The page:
As 1965 came to a close, Aaru's Milton Subotsky exercised his option to make a second Dalek movie, after the great success of Dr. Who and the Daleks. Once again, he would write the screenplay. As the first film was an adaptation of the first Dalek TV serial, so this would be a big screen version of the second - Terry Nation's The Dalek Invasion of Earth.
Filming began at Shepperton Studios in January 1966, with a view to a summer '66 opening. The director would be Gordon Flemyng once more, and also returning from the first film would be Peter Cushing, as Dr. Who, and Roberta Tovey as Susan. Jennie Linden's Barbara would be replaced by Jill Curzon's Louise - Dr. Who's niece. The Ian Chesterton role would be replaced entirely with a new character - PC Tom Campbell, played by another comic actor, Bernard Cribbins.
Principal guest actors were Andrew Keir (the TV Tyler now renamed Wyler); Ray Brooks (David - losing his surname to Cribbins' character), and in his first Doctor Who-related role Philip Madoc (TV's Ashton character now named Brockley).
The Daleks would undergo a colour scheme change - with the majority now silver with blue hemispheres, as their original television counterparts. There would be three much more colourful versions - a red saucer commander, a black mining complex controller, and a gold one which seemed to be in overall charge.
Whilst the Robomen of the TV series had been dressed in normal, ragged clothing, the film ones would have a sleek uniform look - black PVC coveralls and with more compact helmets (with built in shades).
Plot-wise, as with the first film, the biggest differences are with the initial set up, and the introduction of Bernard Cribbins' character. A jewellery shop is robbed and PC Campbell fails to catch the thieves. Knocked on the head, he stumbles towards a nearby Police Call Box. Entering, he finds it is the brightly lit TARDIS (slightly redesigned from the first film). As Dr.Who, Susan and Louise stare at him in surprise, he collapses.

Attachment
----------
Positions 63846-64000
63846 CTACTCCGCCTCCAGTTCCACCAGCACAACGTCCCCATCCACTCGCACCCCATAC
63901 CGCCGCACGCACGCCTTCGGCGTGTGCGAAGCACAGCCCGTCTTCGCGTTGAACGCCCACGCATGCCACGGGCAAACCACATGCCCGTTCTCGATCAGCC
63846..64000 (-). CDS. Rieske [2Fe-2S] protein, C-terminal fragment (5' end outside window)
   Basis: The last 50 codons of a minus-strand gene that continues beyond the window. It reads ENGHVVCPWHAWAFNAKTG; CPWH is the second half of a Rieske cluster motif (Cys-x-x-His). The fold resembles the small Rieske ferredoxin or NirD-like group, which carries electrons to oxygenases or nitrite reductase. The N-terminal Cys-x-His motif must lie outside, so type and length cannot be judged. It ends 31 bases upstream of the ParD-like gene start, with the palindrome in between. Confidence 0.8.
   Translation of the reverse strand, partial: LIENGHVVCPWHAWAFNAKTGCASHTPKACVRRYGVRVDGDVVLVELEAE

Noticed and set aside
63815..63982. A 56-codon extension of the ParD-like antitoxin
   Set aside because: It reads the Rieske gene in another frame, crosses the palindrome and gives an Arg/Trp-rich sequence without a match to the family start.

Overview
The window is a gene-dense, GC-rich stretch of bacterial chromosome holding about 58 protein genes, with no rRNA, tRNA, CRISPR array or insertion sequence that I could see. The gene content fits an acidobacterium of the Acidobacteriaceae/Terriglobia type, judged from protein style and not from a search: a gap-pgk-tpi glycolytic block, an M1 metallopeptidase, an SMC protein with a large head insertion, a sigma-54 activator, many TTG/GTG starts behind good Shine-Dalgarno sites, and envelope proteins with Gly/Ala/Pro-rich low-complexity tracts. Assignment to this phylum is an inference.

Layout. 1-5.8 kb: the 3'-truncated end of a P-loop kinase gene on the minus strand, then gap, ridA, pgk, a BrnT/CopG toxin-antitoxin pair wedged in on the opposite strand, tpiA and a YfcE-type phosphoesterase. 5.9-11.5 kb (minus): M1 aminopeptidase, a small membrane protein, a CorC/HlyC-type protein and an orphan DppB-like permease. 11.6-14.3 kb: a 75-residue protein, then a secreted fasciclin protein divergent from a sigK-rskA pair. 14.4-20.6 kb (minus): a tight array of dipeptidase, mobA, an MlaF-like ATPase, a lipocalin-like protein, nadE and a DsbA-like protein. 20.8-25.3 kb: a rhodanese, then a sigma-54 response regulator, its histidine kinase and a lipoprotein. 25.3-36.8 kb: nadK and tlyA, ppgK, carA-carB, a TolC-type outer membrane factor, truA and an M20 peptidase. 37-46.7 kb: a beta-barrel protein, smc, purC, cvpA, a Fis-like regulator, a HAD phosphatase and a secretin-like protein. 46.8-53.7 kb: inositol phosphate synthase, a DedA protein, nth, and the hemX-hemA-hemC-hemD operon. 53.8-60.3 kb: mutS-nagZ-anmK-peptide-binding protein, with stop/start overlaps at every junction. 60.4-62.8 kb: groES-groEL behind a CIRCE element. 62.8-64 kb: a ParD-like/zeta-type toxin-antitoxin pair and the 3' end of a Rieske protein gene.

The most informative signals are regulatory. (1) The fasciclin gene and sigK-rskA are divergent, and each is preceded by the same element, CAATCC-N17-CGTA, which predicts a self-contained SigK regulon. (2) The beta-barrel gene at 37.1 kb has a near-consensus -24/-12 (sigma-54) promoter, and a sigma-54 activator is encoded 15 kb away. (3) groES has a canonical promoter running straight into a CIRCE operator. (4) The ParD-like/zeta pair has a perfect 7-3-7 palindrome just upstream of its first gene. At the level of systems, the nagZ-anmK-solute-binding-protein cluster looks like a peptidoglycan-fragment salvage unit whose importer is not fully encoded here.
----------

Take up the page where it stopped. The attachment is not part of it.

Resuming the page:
Once they get to London, in the year 2150AD, the story settles down to an abridged version of the TV tale.
Biggest differences are the removal of the Jenny character and the Slyther. Naturally there is no romantic sub-plot with David and Susan.
It is Wyler, teaming up with Susan, who borrows a vehicle and drives through a cordon of Daleks, and it is they who are betrayed by the old woman (Eileen Way) and her daughter.
Cribbins fulfils the Roy Castle comedy function - especially in a scene where he is impersonating a Roboman (trying to copy their synchronised movements). There is also some slapstick with a food machine on the Dalek saucer.
The ending is a vast improvement on the lacklustre anti-climax of the TV version. Here, the bomb releases powerful magnetic forces. Daleks are sucked into the mine shaft, and the fleeing saucer is pulled down out of control to crash into the mine complex.
The film ends with Dr. Who taking Tom back to the scene of the opening robbery - a few minutes before - so that he can apprehend the villains. The fact that there ought to be two of him co-existing at the same time is simply glossed over.
Performances match the slightly more violent and adult storyline - everyone playing their parts with conviction. The special effects highlight the extra budget allocated to this production. The stand-out element is the Dalek spaceship. It, and the film Robomen, made it onto the cover of the original Target novelisation of the TV story. The model will be used again in another Sci-Fi film (Invasion of the Body Stealers aka The Body Stealers, Tigon 1969. It's rubbish...).
Production on the film was delayed due to a number of accidents and illnesses (adding 11 days to the shooting schedule). Cushing fell ill, and so his role had to be diminished somewhat. Andrew Keir damaged his hand in the scene where he has to smash a hole in the shattered van windscreen. Stuntman Eddie Powell, playing an escaping prisoner outside the saucer, broke his ankle as he fell from a ledge - you'll see it happen in the finished film.
Whilst the BBC is never allowed to promote commercial products, the film had no such restrictions. The breakfast cereal "Sugar Puffs" paid for the privilege of some on screen advertising - posters appear, unsubtly, in the background of two or three scenes.
Daleks - Invasion Earth 2150 AD was released in July 1966. Despite the bigger budget and heavy promotion, the box office proved disappointing. The "Dalekmania" of the previous year was already on the wane, and the opening clashed with hot weather and a certain little football competition...
The option was there for Subotsky to make a third film, but he chose not to take it up. A third film would probably have been an adaptation of The Chase.
Cushing would almost return to the role of Dr. Who in a planned syndicated radio series. A pilot was recorded, but the series never made it to air.
Bernard Cribbins would, of course, step through the TARDIS doors again, when he joined the programme as Donna Noble's granddad - Wilf Mott.